Apr 262024

Emergency lighting circuit with LEDs

This Emergency Lighting Circuit with LEDs and rechargeable battery is very interesting because, unlike emergency lighting circuits that use incandescent bulbs, it uses high-efficiency LEDs.

A circuit with these characteristics provides a reliable source of light that lasts many times longer than traditional incandescent emergency lighting systems and consumes much less energy.

How does the emergency lighting circuit with LEDs work?

  • The diagram shows a circuit that consists of two parts:
  • The first part of the circuit is responsible for charging the battery when there is power from the wall outlet.

The second part of the circuit is responsible for activating the LEDs when there is no external power.

Emergency Lighting Circuit with LEDs and Rechargeable Battery

When power is available from the wall outlet, the battery is charged by transistor Q1. Q1 is polarized and conducts the current that passes through resistor R1.

The Zener diode is used to protect the battery from overcharging. The sum of the voltage across the Zener diode plus the base-emitter drop of transistor Q1 (0.65V) is the maximum voltage the battery can be charged to before the system shuts off the charge.

When this voltage is reached, the Zener diode begins to conduct by biasing transistor Q2, which removes the bias current from transistor Q1. This causes Q1 to stop conducting and the battery charging stops.

As long as there is power from the outlet, the voltage divider created by resistors R2 and R4 will not allow transistors Q3 and Q4 to be biased, preventing the LEDs from turning on.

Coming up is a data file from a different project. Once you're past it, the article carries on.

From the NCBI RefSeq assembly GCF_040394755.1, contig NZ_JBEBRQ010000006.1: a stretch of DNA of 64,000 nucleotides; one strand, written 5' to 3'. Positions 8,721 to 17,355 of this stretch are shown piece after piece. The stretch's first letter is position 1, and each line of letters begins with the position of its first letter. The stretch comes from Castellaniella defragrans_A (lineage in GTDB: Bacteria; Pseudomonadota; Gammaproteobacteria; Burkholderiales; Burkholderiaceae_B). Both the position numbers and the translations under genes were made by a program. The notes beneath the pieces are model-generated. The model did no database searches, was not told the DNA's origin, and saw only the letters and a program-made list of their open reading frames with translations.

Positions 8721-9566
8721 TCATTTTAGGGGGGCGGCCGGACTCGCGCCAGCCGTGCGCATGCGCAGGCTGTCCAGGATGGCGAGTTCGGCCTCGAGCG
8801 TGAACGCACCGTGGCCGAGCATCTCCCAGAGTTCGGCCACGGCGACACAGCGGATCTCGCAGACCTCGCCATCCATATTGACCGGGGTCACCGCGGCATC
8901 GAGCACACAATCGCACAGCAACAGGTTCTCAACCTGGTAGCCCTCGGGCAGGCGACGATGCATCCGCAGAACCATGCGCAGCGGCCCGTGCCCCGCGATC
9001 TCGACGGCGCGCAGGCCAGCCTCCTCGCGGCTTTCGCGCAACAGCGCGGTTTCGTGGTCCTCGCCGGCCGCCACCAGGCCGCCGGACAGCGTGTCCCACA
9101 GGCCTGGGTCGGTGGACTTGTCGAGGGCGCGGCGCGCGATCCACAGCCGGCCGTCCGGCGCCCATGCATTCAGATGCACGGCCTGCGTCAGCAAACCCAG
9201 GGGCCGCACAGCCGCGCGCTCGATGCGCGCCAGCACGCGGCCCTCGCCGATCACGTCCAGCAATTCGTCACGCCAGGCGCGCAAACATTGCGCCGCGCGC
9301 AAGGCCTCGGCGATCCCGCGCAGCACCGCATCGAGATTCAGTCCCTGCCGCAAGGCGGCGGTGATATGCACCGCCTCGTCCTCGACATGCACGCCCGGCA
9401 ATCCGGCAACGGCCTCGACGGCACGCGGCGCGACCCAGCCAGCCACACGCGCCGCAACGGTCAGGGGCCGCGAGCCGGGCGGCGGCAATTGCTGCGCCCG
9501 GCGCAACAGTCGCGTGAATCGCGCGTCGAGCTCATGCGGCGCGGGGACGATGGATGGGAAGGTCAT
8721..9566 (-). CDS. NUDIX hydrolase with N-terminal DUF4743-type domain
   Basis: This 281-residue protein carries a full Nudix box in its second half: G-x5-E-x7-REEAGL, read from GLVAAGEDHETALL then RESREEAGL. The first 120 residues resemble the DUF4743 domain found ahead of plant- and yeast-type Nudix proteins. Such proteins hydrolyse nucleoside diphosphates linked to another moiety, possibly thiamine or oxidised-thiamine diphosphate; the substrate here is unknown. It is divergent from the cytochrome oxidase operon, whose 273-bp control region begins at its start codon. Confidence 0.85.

When there is no power in the outlet, the voltage at the junction of resistors R2 and R4 decreases, polarizing transistors Q3 and Q4 and turning on the LEDs. The situation is reversed when the power returns.

The transformer (T), diodes D1 and D2, and electrolytic capacitor C1 form the unregulated voltage source from which the circuit operates.

Switch SW1 is used to test system operation. When SW1 opens, the LEDs should light. A normally closed (NC) momentary switch may work well. The battery to be charged must be a 12V lead acid battery.

TIP41A NPN bipolar Transistor

List of circuit components

  • 2 NPN bipolar transistors TIP 41 A or equivalent (Q1, Q4)
  • 1 NPN bipolar transistor 2N2222 or equivalent (Q2)
  • 1 PNP bipolar transistor 2N3702 or equivalent (Q3)
  • 1 Zener diode 12V, 1/2 watt (D3)
  • 2 Diodes 1N4004 or similar (D1, D2)
  • 3 high efficiency white LEDs (D4, D5, D6)
  • 1 560 Ohm resistor (R1)
  • 1 x 220 Ohm resistor (R2)
  • 1 x 1K resistor (R3)
  • 1 x 10K resistor (R4)
  • 1 x 510 Ohm resistor (R5)
  • 1 x 1000 uF (microfarad) capacitor / 35 V or more (C1)
  • 1 Transformer 120/240 V to 18 V, 1 A. with center tap (T)
  • 1 system test switch (SW1)

Important Note: Since transistors Q1 and Q4 are power transistors, several arrays of LEDs similar to those that make up LEDs D4, D5, and D6 can be connected in parallel to increase the illumination provided by the circuit.

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